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Yoshihiro Togashi is one of the most celebrated manga authors of the last thirty years or so, and there are a lot of reasons that justify that perception. I have covered his entire Yu Yu Hakusho series, one of my absolute favorite pieces of storytelling in any medium, and while it has a lot going on for it to be highly regarded, his other noticeable work, Hunter X Hunter, is widely regarded as his magnum opus.

One of Togashi’s biggest strengths as a storyteller, especially as he gained more experience throughout the years, is the fact that he understands how characters work and think, thus giving some really fascinating explorations in Hunter X Hunter. Whether its Gon’s descent into darkness, Killua’s discovery of his own self-worth, Kurapika’s struggle with vengeance and many more, Hunter X Hunter is filled with complex and tridimensional characters that make the story they are in very rich and vast.

Out of all those wonderful characters, the main antagonist of the legendary Chimera Ants arc, the King of Ants, Meruem, is one of Togashi’s greatest triumphs as a creator and one of the greatest characters in all of fiction.

“Who am I? Why am I here? A king with no name. A borrowed castle. My subjects are mindless drones.”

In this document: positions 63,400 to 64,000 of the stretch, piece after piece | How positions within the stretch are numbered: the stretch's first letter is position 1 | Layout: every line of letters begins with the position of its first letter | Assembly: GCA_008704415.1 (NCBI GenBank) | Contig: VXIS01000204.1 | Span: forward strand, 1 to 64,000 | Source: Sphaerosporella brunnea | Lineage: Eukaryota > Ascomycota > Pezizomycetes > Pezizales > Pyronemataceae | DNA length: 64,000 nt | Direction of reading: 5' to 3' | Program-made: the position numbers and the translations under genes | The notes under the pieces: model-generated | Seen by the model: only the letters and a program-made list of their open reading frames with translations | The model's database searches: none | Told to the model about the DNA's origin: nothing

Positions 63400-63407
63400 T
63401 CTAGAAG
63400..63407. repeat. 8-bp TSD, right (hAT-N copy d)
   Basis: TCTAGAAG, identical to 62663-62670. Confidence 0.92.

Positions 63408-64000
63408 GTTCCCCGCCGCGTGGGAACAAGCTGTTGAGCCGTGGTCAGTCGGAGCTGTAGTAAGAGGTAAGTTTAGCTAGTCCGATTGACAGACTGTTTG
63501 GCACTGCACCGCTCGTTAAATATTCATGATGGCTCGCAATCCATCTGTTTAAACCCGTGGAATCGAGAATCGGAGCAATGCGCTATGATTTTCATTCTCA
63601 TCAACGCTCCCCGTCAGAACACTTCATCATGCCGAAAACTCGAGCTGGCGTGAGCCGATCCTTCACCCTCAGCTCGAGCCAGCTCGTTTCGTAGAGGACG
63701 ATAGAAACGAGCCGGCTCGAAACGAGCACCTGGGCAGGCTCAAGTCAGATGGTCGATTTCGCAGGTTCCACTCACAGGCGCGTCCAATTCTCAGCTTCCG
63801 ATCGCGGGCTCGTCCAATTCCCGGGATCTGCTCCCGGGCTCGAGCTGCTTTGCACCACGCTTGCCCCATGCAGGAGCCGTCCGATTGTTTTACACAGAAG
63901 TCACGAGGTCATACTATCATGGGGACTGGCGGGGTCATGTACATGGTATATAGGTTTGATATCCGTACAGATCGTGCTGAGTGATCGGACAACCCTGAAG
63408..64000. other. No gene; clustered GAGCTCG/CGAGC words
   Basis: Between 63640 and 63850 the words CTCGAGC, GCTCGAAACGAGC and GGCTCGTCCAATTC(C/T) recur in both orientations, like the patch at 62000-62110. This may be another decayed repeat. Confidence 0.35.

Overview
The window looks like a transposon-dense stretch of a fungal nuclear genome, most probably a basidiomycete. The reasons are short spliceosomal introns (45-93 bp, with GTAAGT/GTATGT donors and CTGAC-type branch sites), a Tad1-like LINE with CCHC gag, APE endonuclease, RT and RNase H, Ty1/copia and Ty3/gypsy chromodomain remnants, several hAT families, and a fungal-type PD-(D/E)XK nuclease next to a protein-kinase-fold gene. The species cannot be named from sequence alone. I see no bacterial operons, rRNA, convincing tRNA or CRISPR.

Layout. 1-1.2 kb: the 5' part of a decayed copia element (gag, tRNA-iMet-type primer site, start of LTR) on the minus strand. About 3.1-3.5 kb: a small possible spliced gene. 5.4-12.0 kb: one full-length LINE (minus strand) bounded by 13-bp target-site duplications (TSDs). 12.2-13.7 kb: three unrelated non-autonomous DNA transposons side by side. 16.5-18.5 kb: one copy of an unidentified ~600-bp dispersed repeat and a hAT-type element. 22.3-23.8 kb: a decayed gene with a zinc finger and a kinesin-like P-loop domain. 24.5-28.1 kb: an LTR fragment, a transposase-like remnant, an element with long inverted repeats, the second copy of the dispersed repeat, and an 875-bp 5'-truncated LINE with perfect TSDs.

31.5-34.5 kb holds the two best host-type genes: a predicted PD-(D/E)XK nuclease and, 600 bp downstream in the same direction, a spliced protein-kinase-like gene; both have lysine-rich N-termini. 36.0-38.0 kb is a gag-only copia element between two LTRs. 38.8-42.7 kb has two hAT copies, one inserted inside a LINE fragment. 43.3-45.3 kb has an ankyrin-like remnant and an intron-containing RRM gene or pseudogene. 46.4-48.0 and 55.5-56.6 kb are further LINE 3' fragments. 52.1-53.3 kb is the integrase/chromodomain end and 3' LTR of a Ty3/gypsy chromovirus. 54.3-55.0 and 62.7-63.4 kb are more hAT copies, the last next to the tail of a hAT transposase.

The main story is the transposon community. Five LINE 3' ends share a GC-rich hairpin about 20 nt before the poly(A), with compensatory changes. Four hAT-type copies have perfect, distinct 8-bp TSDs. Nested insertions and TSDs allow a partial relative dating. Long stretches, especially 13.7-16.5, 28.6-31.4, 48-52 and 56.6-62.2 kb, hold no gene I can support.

There are a lot of interesting traits and elements that make Meruem such a fascinating character, but I personally think that one of the core themes that surround him is humanity. Meruem is a profoundly human character and, yet, he is not human, so that makes the dichotomy all the more poignant and powerful as his journey progresses.

In a way, Meruem is the center of the Chimera Ant storyline: the plot begins with the Chimera Queen eating countless beings to birth him, aiming for Meruem to become the most powerful specimen in history. As the plot progresses, we see the other Chimera Ants becoming much more intelligent and powerful, which only serves as a prelude of how powerful the King is going to be.

Alfred Hitchcock once said that the real suspense didn’t come from a bomb blowing up, but the prelude to blowing up. In the context of this Hunter X Hunter arc, the birth of Meruem was the bomb and there was a sense of trepidation leading up to him arriving to the plot. From that perspective alone, Meruem was already set up as a very big deal even before he showed up for a scene.

“The time will come for him

To lay claim his crown

And then the foe

Yes, they’ll be cut down

You’ll see, he’ll be

The best that there’s been

Messiah supreme

True leader of men.”

Iron Maiden – To Tame a Land.

When we are first introduced to Meruem, he seems to fit the criteria of a classic shonen villain. He is self-centered, he is arrogant, he is an elitist and his power gives him the belief that he is absolute. He was born to be the definitive king and during the first episodes in both the manga and the anime, he is filling the role of a villain rather than the morally ambiguous antagonist he would end up being.